87 Cabinet Committee Decision 180(Hoc)
10th November, 1954
SUBMISSION NO. 184-TRADE AND TARIFF NEGOTIATIONS WITH JAPAN 
Licensing Treatment for Japanese Imports Ministers considered the relative merits of the two proposals for the partial assimilation of Japanese imports into the licensing system for other non-dollar goods.
It was noted that Senator Spooner had cabled the Ministers abroad seeking clarification of some aspects of their proposals but at the time of the meeting no reply had been received.
The Committee reaffirmed the principle that adjustments of import licensing should not be a matter for bargaining in tariff negotiations but noted at the same time that more liberal treatment on import licensing would provide a more favourable atmosphere in tariff negotiations.
It was considered that owing to the present balance of payments position, a scheme which would increase Australia's total commitment for imports would be less acceptable than one which did not.
The Committee deferred a decision on the matter until the reply from the Ministers abroad to Senator Spooner's cable had been received.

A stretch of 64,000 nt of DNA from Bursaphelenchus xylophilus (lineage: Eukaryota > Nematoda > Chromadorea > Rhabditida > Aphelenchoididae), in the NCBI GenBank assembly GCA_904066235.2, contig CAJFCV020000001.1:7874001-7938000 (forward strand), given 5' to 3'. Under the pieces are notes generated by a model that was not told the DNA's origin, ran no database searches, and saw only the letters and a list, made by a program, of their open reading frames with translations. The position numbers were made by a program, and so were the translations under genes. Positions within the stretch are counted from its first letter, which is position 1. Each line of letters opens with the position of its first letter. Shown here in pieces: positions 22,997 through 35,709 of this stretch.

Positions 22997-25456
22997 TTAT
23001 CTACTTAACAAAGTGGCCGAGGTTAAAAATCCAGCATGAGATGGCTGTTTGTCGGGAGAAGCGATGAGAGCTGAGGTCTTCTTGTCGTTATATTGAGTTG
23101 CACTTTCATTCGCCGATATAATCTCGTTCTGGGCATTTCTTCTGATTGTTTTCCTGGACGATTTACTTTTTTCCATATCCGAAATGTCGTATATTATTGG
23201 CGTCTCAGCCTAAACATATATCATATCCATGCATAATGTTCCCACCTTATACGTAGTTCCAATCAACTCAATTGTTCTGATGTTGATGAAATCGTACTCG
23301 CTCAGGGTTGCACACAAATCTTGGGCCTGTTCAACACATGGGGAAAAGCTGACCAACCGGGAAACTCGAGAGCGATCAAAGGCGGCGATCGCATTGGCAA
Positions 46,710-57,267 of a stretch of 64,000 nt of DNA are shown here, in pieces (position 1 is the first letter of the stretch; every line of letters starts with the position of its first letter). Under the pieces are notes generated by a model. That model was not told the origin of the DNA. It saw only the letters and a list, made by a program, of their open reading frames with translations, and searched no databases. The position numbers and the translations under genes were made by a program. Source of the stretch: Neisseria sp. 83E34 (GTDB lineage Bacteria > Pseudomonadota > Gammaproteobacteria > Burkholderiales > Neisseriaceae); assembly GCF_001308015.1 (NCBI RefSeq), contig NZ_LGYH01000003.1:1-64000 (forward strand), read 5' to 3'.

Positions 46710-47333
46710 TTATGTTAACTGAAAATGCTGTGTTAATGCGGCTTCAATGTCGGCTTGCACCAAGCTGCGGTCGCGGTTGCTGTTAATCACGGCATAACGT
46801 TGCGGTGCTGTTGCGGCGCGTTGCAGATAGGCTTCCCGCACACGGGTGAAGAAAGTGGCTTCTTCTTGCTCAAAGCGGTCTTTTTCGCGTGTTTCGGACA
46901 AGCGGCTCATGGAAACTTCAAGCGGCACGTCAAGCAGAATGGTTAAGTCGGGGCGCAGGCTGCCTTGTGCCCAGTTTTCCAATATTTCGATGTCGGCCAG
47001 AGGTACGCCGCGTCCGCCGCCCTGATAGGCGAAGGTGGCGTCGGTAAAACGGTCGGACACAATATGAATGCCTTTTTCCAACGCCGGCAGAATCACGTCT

It was agreed that a public announcement of the government's decision should be made when the decision is taken.
Trade and Tariff Negotiations with Japan The Committee noted the cables from the Ministers overseas which presented in strong terms arguments in favour of an immediate announcement of the intention to commence tariff negotiations with Japan and noted that the Ministers overseas would be in the better position to assess the tactical advantages in making such an announcement.
The Committee decided that the Japanese should be informed that the Government is prepared to enter into talks with them and examine the mutual problems involved in our trading relations with them. When talking to the Japanese it should be pointed out to them that the talks presented great difficulties to the government but the government had proposed the talks in the hope that a suitable basis for an agreement would be found.
It was agreed that the Ministers overseas should be informed of the decision and asked for their views on timing of the announcement to Japan and on any press statement here or at Geneva from their tactical point of view.